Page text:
But these fruits of charity, which we may certainly specify as wonderful, when we consider that they proceeded from one individual, and from his sole resources, (for Federigo habitually refused to be made a dispenser of the liberality of others), these, together with the bounty of other private persons, if not so copious, at least more numerous, and the subsidies granted by the Council of the Decurioni to meet this emergency, the dispensation of which was committed to the Board of Provision, were, after all, in comparison of the demand, scarce and inadequate. While some few mountaineers and inhabitants of the valleys, who were ready to die of hunger, had their lives prolonged by the Cardinal’s assistance, others arrived at the extremest verge of starvation; the former, having consumed their measured supplies, returned to the same state; in other parts, not forgotten, but considered as less straitened by a charity which was compelled to make distinctions, the sufferings became fatal; in every direction they perished, from every direction they flocked to the city. Here two thousand, we will say, of famishing creatures, the strongest and most skilful in surmounting competition, and making way for themselves, obtained, perhaps, a bowl of soup, so as not to die that day; but many more thousands remained behind, envying those, shall we say, more fortunate ones, when among them who remained behind, were often their wives, children, or parents? And while, in two or three parts of the city, some of the most destitute and reduced were raised from the ground, revived, recovered, and provided for, for some time, in a hundred other quarters, many more sank, languished, or even expired, without assistance, without alleviation.
Throughout the day a confused humming of lamentable entreaties was to be heard in the streets; at night, a murmur of groans, broken now and then by howls, suddenly bursting upon the ear, by loud and long accents of complaint, or by deep tones of invocation, terminating in wild shrieks.
It is worthy of remark, that in such an extremity of want, in such a variety of complaints, not one attempt was ever made, not one rumour ever raised, to bring about an insurrection: at least, we find not the least mention of such a thing. Yet, among those who lived and died in this way, there was a great number of men brought up to anything rather than patient endurance; there were, indeed, in hundreds, those very same individuals who, on St. Martin’s-day, had made themselves so sensibly felt. Nor must it be imagined that the example of those four unhappy men, who bore in their own persons the penalty of all, was what now kept them in awe: what force could, not the sight, but the remembrance, of punishments have, on the minds of a dispersed and reunited multitude, who saw themselves condemned, as it were, to a prolonged punishment, which they were already suffering? But so constituted are we mortals in general, that we rebel indignantly and violently against medium evils, and bow in silence under extreme ones; we bear, not with resignation, but stupefaction, the weight of what at first we had called insupportable.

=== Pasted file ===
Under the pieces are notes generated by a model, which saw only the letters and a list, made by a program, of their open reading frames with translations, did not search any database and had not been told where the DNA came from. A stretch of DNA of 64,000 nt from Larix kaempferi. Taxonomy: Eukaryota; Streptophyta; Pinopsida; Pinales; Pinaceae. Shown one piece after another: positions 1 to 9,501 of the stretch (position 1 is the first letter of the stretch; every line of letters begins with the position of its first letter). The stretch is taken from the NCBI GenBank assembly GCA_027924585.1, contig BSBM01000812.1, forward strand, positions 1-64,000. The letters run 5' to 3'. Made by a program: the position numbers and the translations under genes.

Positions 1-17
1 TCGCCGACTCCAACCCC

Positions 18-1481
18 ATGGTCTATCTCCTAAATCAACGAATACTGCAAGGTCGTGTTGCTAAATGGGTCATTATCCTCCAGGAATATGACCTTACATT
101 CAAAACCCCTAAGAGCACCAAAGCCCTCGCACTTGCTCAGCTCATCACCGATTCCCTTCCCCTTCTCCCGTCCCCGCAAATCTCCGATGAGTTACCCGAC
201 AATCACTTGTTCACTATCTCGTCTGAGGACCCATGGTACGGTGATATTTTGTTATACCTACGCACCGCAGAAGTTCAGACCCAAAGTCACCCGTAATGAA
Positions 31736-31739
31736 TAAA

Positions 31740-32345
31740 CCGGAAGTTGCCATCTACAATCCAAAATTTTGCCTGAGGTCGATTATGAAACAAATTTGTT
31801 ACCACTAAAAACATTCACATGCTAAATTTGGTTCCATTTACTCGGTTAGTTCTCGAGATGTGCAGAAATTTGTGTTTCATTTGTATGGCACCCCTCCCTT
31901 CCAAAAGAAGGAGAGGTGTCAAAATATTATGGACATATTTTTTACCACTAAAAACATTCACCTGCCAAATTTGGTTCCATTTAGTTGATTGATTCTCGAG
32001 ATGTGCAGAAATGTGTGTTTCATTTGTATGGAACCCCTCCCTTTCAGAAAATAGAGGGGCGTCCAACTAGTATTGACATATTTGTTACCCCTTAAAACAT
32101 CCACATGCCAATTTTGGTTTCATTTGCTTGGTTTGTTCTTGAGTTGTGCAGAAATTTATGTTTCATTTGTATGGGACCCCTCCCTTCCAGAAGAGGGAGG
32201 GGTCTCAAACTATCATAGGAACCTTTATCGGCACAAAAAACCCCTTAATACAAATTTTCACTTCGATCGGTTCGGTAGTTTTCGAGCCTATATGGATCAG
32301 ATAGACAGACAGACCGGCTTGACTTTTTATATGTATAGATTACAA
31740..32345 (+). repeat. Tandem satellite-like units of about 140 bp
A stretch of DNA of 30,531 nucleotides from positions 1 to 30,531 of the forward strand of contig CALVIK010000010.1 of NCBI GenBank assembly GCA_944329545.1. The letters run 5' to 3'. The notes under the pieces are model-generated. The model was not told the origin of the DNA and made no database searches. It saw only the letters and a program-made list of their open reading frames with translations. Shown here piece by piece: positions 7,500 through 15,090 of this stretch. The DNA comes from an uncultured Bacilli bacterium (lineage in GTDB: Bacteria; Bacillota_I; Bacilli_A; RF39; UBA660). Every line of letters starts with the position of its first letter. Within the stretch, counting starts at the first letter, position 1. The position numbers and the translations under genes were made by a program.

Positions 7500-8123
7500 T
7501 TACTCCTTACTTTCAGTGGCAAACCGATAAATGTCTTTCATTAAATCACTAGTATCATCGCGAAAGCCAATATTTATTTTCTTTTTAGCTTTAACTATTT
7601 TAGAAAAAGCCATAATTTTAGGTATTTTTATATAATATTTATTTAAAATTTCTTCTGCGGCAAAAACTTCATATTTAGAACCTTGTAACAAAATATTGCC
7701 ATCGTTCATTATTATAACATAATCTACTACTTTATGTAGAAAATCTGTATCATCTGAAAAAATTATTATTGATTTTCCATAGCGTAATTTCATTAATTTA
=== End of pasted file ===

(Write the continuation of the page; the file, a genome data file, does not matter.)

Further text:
The void daily created by mortality in this deplorable multitude, was every day more than replenished: there was an incessant concourse, first from the neighbouring towns, then from all the country, then from the cities of the state, to the very borders, even, of others. And in the meanwhile, old inhabitants were every day leaving Milan; some to withdraw from the sight of so much suffering; others, being driven from the field, so to say, by new competitors for support, in a last desperate attempt to find sustenance elsewhere, anywhere — anywhere, at least, where the crowds and rivalry in begging were not so dense and importunate. These oppositely bound travellers met each other on their different routes, all spectacles of horror, and disastrous omens of the fate that awaited them at the end of their respective journeys. They prosecuted, however, the way they had once undertaken, if no longer with the hope of changing their condition, at least not to return to a scene which had become odious to them, and to avoid the sight of a place where they had been reduced to despair. Some, even, whose last vital powers were destroyed by abstinence, sank down by the way, and were left where they expired, still more fatal tokens to their brethren in condition — an object of horror, perhaps of reproach, to other passengers. ‘I saw,’ writes Ripamonti, ‘lying in the road surrounding the wall, the corpse of a woman . . . Half-eaten grass was hanging out of her mouth, and her contaminated lips still made almost a convulsive effort . . . She had a bundle at her back, and, secured by bands to her bosom, hung an infant, which with bitter cries was calling for the breast . . . Some compassionate persons had come up, who, raising the miserable little creature from the ground, brought it some sustenance, thus fulfilling in a measure the first maternal office.’